Tasty (and Cheap!) Eats at Shanghai Dim Sum

Shanghai Dim SumLocation: 330 Highway 7, Richmond Hill
Website: http://www.shanghaidimsum.ca/

If you’re looking for a delicious and delightfully affordable meal, you could absolutely do worse than Shanghai Dim Sum.  If you show up before 11:00 AM (and you should definitely do this) you can order off a special early morning menu that includes an order of four soup dumplings for 99 cents.

Shanghai Dim Sum

99 cents!  Are they they best soup dumplings you’ll ever have?  No, but they’re quite tasty, and for the price, they’re outstanding.

Shanghai Dim Sum

Everything else was quite good as well.  We managed to try a generous amount of stuff (I was quite full by the end of the meal) — the total bill?  About 30 bucks for three people.  You can’t argue with that price.

Shanghai Dim Sum

The restaurant also has the distinction of serving what might be the garlickiest dish I’ve ever had.  The boiled pork with garlic paste features tender slices of pork belly doused in a sauce that’s effectively pure, uncooked garlic.  It was actually quite tasty, but that garlic taste lingered on my palate for a solid 24 hours.

More Delicious Pasta at Shiso Tree Cafe

Shiso Tree CafeLocation: 3160 Steeles Avenue East, Markham
Website: https://www.facebook.com/ShisoTree/

I mentioned recently that I generally prefer checking out restaurants I haven’t tried over revisiting ones I have.  There are, however, exceptions to that rule, such as: Shiso Tree Cafe, a restaurant that fuses Japanese and Italian cuisine with some seriously delicious results.

On this visit I had the shoyu mushroom spaghetti: “shimeji, enoki, king oyster mushrooms in mentsuyu butter sauce.”

Shiso Tree Cafe

It’s so good.  It looks a little bit dry in the photo; a lot of the sauce is at the bottom of the bowl, but once you mix it up, it becomes creamy and amazing (and the sauce is rich enough to cling perfectly to the pasta — there wasn’t any left in the bowl when the spaghetti was done).

It has an incredibly satisfying buttery/savoury flavour, and the various types of mushrooms add a nice variety of textures and flavours.  It’s a top-notch bowl of pasta.

Shiso Tree Cafe

It’s also an incredible deal; every pasta on their lunch menu costs twelve bucks and comes with a salad, soup, and a slice of garlic bread.  The salad looks a little sad, but features a sesame-infused dressing that’s a cut above the standard Japanese-inspired salad dressing you’re expecting.  The creamy seafood soup is rich, flavourful, and packed with tasty chunks of seafood — it’s way better than a free soup has any right to be.  The garlic bread is quite tasty, too.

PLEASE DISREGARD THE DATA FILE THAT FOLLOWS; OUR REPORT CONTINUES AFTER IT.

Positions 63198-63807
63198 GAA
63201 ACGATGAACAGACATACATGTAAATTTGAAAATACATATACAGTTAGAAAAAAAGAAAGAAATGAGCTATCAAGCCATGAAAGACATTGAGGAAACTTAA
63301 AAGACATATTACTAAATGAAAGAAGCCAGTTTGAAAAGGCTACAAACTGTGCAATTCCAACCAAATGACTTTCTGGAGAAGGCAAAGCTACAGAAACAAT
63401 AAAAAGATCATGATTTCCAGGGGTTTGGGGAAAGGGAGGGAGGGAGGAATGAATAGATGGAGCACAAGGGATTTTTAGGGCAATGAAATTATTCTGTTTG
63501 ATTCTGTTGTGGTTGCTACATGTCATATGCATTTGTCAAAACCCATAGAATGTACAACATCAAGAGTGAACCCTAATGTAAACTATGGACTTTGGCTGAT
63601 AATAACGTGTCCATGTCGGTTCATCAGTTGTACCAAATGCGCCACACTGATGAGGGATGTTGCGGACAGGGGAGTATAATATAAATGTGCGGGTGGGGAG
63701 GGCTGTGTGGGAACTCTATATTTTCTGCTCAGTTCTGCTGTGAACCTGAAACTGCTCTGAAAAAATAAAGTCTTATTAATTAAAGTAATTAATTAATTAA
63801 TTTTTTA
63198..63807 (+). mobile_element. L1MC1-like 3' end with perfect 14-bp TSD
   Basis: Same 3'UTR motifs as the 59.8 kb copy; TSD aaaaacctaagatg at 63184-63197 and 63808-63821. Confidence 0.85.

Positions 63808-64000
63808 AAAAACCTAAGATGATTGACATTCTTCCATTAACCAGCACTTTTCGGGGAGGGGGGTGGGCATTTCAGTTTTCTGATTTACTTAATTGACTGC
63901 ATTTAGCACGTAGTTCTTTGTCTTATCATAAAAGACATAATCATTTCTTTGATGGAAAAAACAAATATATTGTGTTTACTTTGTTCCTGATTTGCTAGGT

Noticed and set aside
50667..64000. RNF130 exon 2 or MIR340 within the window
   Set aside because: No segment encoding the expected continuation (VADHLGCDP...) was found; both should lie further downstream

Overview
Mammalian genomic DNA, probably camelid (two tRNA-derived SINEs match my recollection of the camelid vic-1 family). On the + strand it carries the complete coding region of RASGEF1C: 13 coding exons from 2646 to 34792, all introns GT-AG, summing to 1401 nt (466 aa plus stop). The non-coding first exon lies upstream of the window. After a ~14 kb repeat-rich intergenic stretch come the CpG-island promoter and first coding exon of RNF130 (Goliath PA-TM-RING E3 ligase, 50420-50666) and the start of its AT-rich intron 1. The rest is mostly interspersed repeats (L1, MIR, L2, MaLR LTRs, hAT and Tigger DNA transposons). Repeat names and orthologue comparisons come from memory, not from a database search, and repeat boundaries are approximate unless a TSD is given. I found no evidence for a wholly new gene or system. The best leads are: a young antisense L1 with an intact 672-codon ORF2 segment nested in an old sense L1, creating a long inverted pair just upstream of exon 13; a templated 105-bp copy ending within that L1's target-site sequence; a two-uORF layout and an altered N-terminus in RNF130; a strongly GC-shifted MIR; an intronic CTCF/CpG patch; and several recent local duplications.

Disappointment at General Assembly Pizza

General Assembly PizzaLocation: 331 Adelaide Street West, Toronto
Website: https://www.gapizza.com/

The last time I checked out General Assembly Pizza, I noted that the crust didn’t quite have the level of chew that you’re looking for; sadly, that issue has not gotten any better.  If anything, it’s worse.

Their current special is a TIFF-inspired pizza called the Pink Panther: “rose sauce, shrimp, lemon, red jalapeno, garlic, scallion, mozzarella.”

General Assembly Pizza

It’s not bad.  The flavours all work together relatively well, and the shrimp is perfectly cooked.  But it’s an off-kilter pizza, and unlike the off-kilter pies at a place like Descendant, I kinda wished I was eating something a bit more traditional.  Nothing about it particularly pops.

Still, it’s tasty enough — aside from the crust.  As you can see from the photo, it’s perfectly cooked, with a delightful amount of char from the hot oven.  But it lacks substance, and it’s kinda bland.  It almost dissolves in your mouth; you barely even have to chew it.

General Assembly Pizza

I also tried the General Bread from the Snacks portion of the menu, which is described as “aged mozzarella, grana, garlic, aleppo pepper, wild oregano.”  It had the same issues with the dough, but it’s loaded with enough cheese and garlic (not to mention the tomato dipping sauce) to overcome the crust’s deficiencies.  It’s quite good.